We are currently home to a flock of 20 Java sparrows.
Where it can be found At Edinburgh Zoo
Our Java sparrows can be found in our Brilliant Birds exhibit.
In the Wild
The Java sparrow (Padda oryzivora) is native to Java and Bali in Indonesia, although there are some populations in Australia, Mexico and North America.
Their bodies are made up of pearly-grey plumage, turning pinkish on the front and white towards the tail. They have a black head with white cheeks and large, bright pink bill. This striking plumage has meant they are one of the few globally threatened species that have expanded in range as they have been introduced all over the world as a result of the cage-bird trade.
<br/ > The song of the Java sparrow begins with single notes, like a bell, before developing into a continuous trilling and clucking, mixed with high-pitched and deeper notes.
The Java sparrow typically inhabits open woodland, often near farmed areas, and can also be found in mangroves, grasslands and villages. They are highly sociable birds and have been witnessed in flock of hundreds of individuals. They typically roost in groups within tall trees, shrubs, reeds and sugarcane crops.
Their diet is similar to other members of the finch family, they will eat small seeds, grasses, insects and flowering plants. However as a result of the rice-farming industry in Asia, they have adapted and this now makes up the main part of their diet. In fact part of the scientific species name 'oryzivora' means ‘rice-eater’.
In the wild these birds will build a nest out of dried grass normally under the roofs of buildings or in bushes or treetops. They will lay a clutch of three or four eggs normally between February to August, with most eggs laid in April or May.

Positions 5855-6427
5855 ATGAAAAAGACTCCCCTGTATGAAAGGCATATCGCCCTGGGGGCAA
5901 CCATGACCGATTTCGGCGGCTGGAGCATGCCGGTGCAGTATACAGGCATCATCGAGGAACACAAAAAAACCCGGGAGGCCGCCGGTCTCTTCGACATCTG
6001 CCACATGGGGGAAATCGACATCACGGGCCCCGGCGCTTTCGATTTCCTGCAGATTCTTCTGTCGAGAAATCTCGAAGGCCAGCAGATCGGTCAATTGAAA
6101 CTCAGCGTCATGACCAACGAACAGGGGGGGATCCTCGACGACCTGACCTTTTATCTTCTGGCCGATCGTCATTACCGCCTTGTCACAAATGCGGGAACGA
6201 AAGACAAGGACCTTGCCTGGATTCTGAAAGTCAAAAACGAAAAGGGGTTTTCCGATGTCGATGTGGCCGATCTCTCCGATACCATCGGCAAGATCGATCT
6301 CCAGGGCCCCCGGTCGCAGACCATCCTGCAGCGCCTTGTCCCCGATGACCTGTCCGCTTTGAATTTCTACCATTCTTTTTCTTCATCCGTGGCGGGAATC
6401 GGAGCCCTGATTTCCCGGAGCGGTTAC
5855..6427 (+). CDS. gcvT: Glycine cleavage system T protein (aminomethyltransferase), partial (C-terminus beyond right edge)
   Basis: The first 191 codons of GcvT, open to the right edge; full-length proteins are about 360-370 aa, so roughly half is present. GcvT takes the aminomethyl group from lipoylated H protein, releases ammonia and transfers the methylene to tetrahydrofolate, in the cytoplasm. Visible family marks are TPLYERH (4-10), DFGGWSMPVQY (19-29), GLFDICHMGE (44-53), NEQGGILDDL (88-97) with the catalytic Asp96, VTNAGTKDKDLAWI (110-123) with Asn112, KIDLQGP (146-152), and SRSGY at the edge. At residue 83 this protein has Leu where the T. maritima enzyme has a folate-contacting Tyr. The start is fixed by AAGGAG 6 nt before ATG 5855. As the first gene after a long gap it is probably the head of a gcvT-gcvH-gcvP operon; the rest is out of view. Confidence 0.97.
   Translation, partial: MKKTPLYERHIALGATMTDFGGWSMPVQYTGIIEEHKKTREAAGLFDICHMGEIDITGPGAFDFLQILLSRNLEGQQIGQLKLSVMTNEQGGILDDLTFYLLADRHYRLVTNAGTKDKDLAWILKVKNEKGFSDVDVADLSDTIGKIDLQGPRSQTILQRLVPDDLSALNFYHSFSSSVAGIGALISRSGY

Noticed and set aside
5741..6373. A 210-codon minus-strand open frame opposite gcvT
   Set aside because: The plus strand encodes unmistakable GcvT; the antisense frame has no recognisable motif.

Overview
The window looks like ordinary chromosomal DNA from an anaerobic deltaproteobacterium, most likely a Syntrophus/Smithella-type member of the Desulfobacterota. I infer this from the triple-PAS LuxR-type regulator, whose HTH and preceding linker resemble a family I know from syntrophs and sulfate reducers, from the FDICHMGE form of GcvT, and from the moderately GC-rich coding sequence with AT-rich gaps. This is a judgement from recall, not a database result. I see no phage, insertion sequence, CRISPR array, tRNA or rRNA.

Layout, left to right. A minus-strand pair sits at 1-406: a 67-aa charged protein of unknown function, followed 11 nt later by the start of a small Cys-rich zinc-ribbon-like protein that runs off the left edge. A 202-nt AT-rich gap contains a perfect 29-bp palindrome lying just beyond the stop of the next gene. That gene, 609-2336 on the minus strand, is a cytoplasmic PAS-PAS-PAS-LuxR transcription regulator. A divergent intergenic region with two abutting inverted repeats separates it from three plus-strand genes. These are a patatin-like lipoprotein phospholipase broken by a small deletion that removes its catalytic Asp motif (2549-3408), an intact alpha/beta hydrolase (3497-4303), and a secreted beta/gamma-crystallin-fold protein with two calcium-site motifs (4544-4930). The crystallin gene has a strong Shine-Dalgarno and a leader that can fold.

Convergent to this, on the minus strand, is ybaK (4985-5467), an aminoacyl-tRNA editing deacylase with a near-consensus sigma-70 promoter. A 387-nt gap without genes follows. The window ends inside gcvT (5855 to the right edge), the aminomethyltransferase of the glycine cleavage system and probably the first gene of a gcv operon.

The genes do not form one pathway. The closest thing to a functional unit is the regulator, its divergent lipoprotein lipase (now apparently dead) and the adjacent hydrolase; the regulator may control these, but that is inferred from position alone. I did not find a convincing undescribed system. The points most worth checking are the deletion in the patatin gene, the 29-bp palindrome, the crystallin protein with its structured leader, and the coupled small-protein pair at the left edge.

Populations of the Java sparrow have declined rapidly due to the demand for the cage-bird trade. Even in areas where it was introduced as a result of escapes the populations are now decreasing due to trapping. As these birds are highly social and found in large groups this makes it easier for bird catchers. In addition to this, declines may be a result of heavy pesticide use in the 1960s, since they frequent agricultural land. They have also been seen a pest species and have been shot and nest destroyed by farmers. Recently they have started to face competition from the tree sparrow within its range and habitat loss from the invasion by the alang-alang grass.
The Java sparrow is listed on Appendix II of the Convention on International Trade in Endangered Species (CITES), meaning that any international trade in this species should be carefully monitored. Captive breeding programmes are now taking place which should help to relieve pressure on wild populations, with conservation efforts trying to ensure that the entire cage-bird market demand is met by captive bred birds rather than wild caught.